When working on any surface preparation job, contractors want to make the most of every moment on the job site so that they can meet both the deadline and the client’s expectations. So, if that contractor arrives on-site to grind a floor and learns that the concrete is covered, the machine doesn’t work, or it does and it damages the floor, it can be frustrating.
Machine downtime can increase costs for the contractor and increase the risk of missing deadlines, so the more contractors can do to prepare their machines before they arrive on-site, the better.
While many flooring covering options are long-lasting, in some applications, the most durable, cost-effective, and aesthetic flooring option can be the concrete substrate itself. Concrete floors are now a popular choice in a range of applications, from parking structures or warehouses to commercial facilities and residential basements. Turning concrete from a substrate intended to be covered into an appealing floor requires contractors to grind and polish the material to flatten, smooth, and remove any imperfections.
Contractors regularly work with concrete, so may feel well-prepared for these types of applications. However, when working on a polished concrete floor contractors must take extra care—any mistakes will be visible on the final floor.
So how can contractors ensure that they get the most out of their grinding equipment and deliver a polished concrete floor on time and to a client’s expectations?
Choose the RightTooling
One of the most common reasons equipment isn’t delivering the expected results is that the contractor has not selected the right tooling. Every surface preparation job is different, so before starting any work, contractors should visit the site to understand what is already adhered to the concrete, the current state of the material, and the desired finish. These will help determine the steps and tooling required to complete them.
For example, there may be adhesives or coatings that require contractors to scrape the floor before grinding.
The desired finish will determine the concrete surface profile (CSP) required. If the floor requires a coating, contractors may need to prepare the substrate to a higher CSP so the covering will adhere.
Don’t Get Aggressive
No matter the required result, when grinding a floor, contractors should always use less aggressive tooling and work their way up. Starting off with a more aggressive tool to remove any bumps or thin coatings may speed up removal, but it may also damage the concrete, making it more difficult to deliver an appealing polished floor to the client. Alternatively, it’ll take time and money to fix the mistake.
Carbide chips, for example, can remove paint or leftover adhesive from previous coverings, by scraping the concrete without digging into the material. Then, contractors can start using Polycrystalline Diamonds (PCDs) or other diamond tools. Starting with diamonds with a lower grit, which is less aggressive, contractors can keep increasing the grit of the tool until they reach the required result.
These diamonds come in three main forms: soft, medium, and hard. To match the matrix, contractors should use soft-bonded diamonds on hard concrete and hard-bonded diamonds on softer concrete. This ensures that contractors expose the diamonds on the tool at the correct rate to deliver the required CSP.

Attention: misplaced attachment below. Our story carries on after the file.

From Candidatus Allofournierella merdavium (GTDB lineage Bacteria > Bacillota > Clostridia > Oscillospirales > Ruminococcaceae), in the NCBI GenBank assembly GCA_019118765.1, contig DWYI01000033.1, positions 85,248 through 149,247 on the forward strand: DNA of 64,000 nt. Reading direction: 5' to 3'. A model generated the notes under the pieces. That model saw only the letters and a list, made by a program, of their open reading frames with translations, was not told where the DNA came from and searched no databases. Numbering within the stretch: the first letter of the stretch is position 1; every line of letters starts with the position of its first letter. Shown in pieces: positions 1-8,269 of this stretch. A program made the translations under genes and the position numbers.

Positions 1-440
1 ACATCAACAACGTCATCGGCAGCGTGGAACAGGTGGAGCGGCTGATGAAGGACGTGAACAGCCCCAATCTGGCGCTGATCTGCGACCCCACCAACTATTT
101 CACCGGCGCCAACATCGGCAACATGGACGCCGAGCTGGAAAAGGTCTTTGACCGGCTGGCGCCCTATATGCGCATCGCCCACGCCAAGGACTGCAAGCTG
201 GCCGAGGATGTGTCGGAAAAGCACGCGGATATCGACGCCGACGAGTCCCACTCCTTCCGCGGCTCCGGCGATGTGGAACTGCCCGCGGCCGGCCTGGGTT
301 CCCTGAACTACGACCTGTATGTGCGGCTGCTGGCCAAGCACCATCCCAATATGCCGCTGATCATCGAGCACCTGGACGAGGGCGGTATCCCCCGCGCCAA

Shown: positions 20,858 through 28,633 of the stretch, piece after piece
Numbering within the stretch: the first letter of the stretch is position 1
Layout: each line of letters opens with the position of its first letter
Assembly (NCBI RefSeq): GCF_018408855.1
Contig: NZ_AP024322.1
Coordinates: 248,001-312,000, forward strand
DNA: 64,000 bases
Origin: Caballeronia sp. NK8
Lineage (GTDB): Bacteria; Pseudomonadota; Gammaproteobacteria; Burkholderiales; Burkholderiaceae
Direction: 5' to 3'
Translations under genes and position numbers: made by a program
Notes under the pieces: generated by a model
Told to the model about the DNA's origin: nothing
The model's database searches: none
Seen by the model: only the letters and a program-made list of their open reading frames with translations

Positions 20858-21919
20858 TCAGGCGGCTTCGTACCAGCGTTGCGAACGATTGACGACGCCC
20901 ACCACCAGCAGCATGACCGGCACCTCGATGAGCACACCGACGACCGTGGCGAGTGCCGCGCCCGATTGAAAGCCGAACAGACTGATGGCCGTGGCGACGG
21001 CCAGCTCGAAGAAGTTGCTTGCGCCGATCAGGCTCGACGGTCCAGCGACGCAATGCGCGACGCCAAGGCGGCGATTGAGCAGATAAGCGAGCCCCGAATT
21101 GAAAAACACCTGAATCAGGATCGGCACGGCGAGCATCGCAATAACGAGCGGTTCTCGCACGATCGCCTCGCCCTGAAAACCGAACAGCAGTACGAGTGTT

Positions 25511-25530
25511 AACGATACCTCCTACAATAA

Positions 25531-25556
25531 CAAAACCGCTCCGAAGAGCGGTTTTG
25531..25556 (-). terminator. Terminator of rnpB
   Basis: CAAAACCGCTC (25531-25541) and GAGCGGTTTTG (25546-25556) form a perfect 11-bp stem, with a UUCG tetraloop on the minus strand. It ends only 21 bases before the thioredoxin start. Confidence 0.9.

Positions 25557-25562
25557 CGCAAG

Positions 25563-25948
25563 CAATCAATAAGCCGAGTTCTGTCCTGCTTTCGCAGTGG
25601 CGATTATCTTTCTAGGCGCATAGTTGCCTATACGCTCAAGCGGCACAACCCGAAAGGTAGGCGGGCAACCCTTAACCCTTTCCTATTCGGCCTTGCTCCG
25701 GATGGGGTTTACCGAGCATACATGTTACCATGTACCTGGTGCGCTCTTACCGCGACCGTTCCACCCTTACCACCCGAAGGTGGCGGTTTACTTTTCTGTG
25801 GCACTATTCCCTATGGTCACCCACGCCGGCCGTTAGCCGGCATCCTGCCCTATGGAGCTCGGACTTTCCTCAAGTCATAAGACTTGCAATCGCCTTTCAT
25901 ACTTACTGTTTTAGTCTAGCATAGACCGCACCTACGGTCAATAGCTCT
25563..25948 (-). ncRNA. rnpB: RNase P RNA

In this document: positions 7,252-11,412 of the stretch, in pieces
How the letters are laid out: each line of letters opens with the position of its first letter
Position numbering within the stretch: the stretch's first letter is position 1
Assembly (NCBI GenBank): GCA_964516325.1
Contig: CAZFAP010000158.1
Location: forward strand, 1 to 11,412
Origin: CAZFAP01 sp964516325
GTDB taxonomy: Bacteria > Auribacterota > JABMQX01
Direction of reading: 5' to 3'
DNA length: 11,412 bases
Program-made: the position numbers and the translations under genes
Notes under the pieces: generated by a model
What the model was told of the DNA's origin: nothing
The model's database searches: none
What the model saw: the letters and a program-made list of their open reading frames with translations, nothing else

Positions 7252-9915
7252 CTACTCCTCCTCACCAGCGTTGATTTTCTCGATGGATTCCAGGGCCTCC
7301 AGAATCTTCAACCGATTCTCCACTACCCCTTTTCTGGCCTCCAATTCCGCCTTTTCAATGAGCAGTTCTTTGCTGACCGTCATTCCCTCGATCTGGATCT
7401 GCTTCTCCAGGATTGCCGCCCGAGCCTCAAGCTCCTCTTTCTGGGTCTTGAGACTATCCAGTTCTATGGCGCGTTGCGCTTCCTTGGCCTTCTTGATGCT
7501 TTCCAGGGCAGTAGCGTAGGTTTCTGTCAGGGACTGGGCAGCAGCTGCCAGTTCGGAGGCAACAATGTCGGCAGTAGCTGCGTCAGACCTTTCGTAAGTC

If the floor is properly prepared for grinding and polishing, the tools are right for the application, but contractors still aren’t seeing the results they expect, they can take other steps to make the most of the grinder.
Adjusting speed to the requirements of the job is key.
For example, if a contractor needs to remove adhesive they should grind at a lower speed because higher speeds create friction and require higher force on the machine. The more friction there is, the more heat is generated, increasing the risk that the adhesive on the floor will melt and become difficult to remove.
Contractors can even add ice to the floor and wet grind to make this easier. When polishing concrete using diamonds, increasing speed adds weight to a machine and creates the friction needed to ensure the tooling stays in contact with the concrete, delivering a cleaner profile. If the tool isn’t aggressive enough, contractors can also add attachable weights to their machine. Taking time to find the sweet spot ensures contractors are working efficiently but not so fast that they skip over some of the material.
Machine issues can also cause issues or downtime once on site, so regular maintenance is key. Cleaning the underside of a grinder after any job keeps the dust from one site negatively impacting the next. Contractors can also look at the state of specific tooling on the machine they’ve chosen ahead of time
This may look different depending on the machine in use. For example, the Helix planetary grinder grind and scrape plate features a nylon clutch to hold tools. This ensures that if the machine does come to a sudden stop, it damages this plate instead of internal machine components, so having an extra plate on-site can increase machine uptime.
Alternatively, the 8274-4 grinder is driven by a Kevlar belt—while this is a strong material it can break or fall off the machine. Keeping instructions on fixing the belt and necessary tools for maintenance on site will make it easier to get the machine back up and running.
Delivering projects on time and to specification helps contractors build trust with their customers and confidently pitch for larger projects. Taking the time to prepare the right machinery and tooling before the work begins, as well as knowing how to efficiently complete the work while still delivering quality can help maintain uptime, while also reducing the risk of costly mistakes.
Looking for more advice on choosing and using grinding and polishing equipment? Contact the experts at National Flooring Equipment.